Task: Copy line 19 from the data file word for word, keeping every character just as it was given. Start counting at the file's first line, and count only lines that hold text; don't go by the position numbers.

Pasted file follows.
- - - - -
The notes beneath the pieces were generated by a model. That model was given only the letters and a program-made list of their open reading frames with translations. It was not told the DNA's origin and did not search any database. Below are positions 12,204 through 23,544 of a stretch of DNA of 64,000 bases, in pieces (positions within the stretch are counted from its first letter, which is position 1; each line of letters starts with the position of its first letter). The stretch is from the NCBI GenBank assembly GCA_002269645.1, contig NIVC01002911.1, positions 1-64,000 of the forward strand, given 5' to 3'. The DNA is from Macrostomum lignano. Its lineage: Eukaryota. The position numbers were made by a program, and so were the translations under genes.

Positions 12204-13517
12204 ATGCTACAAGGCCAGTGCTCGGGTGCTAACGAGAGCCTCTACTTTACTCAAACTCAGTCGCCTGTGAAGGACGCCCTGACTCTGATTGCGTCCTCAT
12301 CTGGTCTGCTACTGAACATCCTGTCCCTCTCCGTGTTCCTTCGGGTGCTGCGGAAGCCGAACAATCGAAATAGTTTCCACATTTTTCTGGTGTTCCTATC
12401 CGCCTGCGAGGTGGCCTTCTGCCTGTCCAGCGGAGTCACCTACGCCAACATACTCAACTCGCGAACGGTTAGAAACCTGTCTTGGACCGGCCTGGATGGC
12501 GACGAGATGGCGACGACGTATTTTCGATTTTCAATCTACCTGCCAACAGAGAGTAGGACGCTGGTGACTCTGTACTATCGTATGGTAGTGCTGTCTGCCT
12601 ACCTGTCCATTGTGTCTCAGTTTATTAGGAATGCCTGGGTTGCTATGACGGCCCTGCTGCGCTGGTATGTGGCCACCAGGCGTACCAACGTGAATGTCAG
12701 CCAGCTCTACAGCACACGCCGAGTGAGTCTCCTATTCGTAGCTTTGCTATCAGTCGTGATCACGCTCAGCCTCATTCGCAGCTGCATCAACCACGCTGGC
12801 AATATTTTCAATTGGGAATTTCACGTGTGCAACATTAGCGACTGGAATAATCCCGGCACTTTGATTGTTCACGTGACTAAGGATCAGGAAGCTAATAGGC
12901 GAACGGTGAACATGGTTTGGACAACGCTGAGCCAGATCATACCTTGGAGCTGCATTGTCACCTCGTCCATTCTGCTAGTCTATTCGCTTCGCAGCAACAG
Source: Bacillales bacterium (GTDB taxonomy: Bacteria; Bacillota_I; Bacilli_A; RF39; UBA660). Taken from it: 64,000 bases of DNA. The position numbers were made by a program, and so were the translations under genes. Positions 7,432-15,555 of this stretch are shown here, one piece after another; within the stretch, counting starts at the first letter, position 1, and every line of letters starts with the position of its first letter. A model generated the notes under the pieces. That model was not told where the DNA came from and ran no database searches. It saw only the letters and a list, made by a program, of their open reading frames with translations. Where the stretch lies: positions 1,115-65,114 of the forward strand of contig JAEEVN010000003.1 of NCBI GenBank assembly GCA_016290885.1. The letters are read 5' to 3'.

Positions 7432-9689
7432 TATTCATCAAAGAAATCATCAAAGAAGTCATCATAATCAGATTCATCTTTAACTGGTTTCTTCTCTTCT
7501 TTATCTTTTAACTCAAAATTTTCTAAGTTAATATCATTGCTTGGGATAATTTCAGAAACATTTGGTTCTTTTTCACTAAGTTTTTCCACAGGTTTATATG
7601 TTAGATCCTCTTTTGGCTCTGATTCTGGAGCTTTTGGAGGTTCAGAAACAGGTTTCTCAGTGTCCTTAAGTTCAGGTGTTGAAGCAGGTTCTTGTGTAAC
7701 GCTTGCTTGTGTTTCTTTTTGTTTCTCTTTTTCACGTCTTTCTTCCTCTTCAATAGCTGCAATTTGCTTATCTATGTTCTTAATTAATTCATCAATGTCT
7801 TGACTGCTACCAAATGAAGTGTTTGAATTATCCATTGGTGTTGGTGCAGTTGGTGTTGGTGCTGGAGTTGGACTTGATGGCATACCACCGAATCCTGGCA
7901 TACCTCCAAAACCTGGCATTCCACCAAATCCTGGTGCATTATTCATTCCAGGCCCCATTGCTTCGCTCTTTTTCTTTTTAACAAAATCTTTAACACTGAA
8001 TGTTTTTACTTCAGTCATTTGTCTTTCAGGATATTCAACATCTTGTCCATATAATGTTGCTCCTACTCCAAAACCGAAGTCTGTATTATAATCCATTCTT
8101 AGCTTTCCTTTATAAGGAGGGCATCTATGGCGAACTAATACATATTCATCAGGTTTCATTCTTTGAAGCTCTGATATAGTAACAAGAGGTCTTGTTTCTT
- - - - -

8001 TGTTTTTACTTCAGTCATTTGTCTTTCAGGATATTCAACATCTTGTCCATATAATGTTGCTCCTACTCCAAAACCGAAGTCTGTATTATAATCCATTCTT